Whenever I say I’m the translator of Sergius Seeks Bacchus, I always find myself elaborating what that role has meant in this context: the author and I have worked together so closely on these poems that “translator” isn’t the right word at all. What I really want to say is that I and Norman are the translator, not just I. And I also want to say that I feel as if I am more than just the ‘translator’ (in the narrow, prevalent sense of the word)—Norman’s poems have become part of and spring from me as well.
The translation of this collection into the book you hold in your hands required a dismantling of the translator/author binary. But it also opened my eyes to the extent to which the English language has imposed limitations on my ability to think about gender in fluid, rather than binary, terms. English is the language I am most fluent in, although my parents and grandparents are Chinese-Indonesian. My parents spoke to me in English and sent me to English-language-medium schools, even in Jakarta where I lived for six years. Though I heard my parents and other relatives speak Indonesian and sometimes spoke it myself, it was only when I was in graduate school at UC Berkeley that I started to improve my Indonesian by taking language classes and reading Indonesian books.
Because English tends to be my default language, when I see the Indonesian third-person pronoun ‘dia’ I instinctively assign it a gender, translating it into ‘she/her’ or ‘he/him’. I do the same for ‘ia’ (an alternate form of ‘dia’). And the possessive ‘-nya’ (‘her’/his’). In reality, these pronouns are genderless: ‘dia’ could be a she or a he, a him or a her. The same with ‘ia’ and ‘-nya’. In this sense, these pronouns are akin to the English-language gender-neutral singular pronouns ‘they’/’them’/’their’. But whereas with English, these pronouns are only just starting to be taken seriously and are (lamentably) sometimes criticised as invalid or ungrammatical, in Indonesian, the genderless pronouns are utterly conventional—the traditional norm.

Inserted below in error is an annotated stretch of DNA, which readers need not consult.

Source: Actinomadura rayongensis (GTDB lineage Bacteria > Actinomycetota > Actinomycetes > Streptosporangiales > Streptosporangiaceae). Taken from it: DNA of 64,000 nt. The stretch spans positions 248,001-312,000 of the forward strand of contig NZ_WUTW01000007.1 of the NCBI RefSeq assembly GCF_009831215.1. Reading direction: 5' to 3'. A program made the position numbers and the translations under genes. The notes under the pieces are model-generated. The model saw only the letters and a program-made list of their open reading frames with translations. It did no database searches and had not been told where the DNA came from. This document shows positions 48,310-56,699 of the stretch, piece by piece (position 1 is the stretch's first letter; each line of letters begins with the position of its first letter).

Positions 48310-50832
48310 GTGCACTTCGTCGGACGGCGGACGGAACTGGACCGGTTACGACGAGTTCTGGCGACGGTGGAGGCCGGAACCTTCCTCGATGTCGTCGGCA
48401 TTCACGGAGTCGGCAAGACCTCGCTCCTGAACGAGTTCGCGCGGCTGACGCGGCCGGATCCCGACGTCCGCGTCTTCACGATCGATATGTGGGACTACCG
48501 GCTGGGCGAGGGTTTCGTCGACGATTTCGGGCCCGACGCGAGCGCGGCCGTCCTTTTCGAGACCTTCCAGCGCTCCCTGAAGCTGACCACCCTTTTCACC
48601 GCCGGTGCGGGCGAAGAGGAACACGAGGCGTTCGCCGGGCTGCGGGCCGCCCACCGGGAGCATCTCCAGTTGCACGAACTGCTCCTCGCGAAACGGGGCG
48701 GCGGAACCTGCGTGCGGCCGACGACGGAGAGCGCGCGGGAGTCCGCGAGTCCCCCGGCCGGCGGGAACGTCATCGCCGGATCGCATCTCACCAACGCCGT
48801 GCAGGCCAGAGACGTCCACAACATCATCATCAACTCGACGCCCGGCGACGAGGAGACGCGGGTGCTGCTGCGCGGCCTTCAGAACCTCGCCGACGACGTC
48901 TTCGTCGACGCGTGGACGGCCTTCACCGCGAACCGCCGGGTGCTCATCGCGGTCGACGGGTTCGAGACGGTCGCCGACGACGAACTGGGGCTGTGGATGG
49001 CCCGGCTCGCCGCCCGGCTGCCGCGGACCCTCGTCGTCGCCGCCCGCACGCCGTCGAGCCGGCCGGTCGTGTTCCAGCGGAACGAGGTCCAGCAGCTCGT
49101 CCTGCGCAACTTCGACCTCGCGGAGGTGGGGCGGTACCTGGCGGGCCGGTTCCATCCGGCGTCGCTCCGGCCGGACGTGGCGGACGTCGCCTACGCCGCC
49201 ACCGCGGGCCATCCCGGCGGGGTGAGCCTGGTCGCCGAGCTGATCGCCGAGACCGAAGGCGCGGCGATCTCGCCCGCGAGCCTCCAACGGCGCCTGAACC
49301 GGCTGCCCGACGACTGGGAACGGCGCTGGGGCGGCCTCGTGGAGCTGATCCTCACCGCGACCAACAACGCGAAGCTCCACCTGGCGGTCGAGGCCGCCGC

So how did the gendered pronouns of English affect how I as a translator approached the genderless pronouns of Norman’s poetry collection? It meant my brain assumed that every ‘ia’ and ‘dia’ was concealing whether someone was a ‘she/her’ or ‘he/him’. And in poems where there were no indicators of whether the ‘ia/dia’ was a she or a he, I assumed it was necessary for me to find out which one they were and to translate accordingly—this in a collection about queerness and fluidity, much to my shame. Even worse, more often than not I would assume that the ‘ia’ or ‘dia’ was a ‘he’—thus exposing the extent to which I was translating with a thoroughly colonised mind. Norman would issue gentle corrections via WhatsApp. Mortified, I’d apologise. I began asking him before I would start translating a poem whether an ‘ia’ or ‘dia’ was male or female, still not realising how utterly insufficient this still was and that my thinking needed to be completely rewired. Finally, we had a conversation where I commented that the English translation of some of the poems were forcing them to ‘come out’ because the gender of the ‘ia/dia’ was being made apparent. And then he observed that since I grew up with English as a first language, I tended to read some of the poems as straight because I was used to having all pronouns be gendered. Whereas to him, because ‘dia’ and ‘ia’ were nonbinary, he saw the same poems as obviously queer.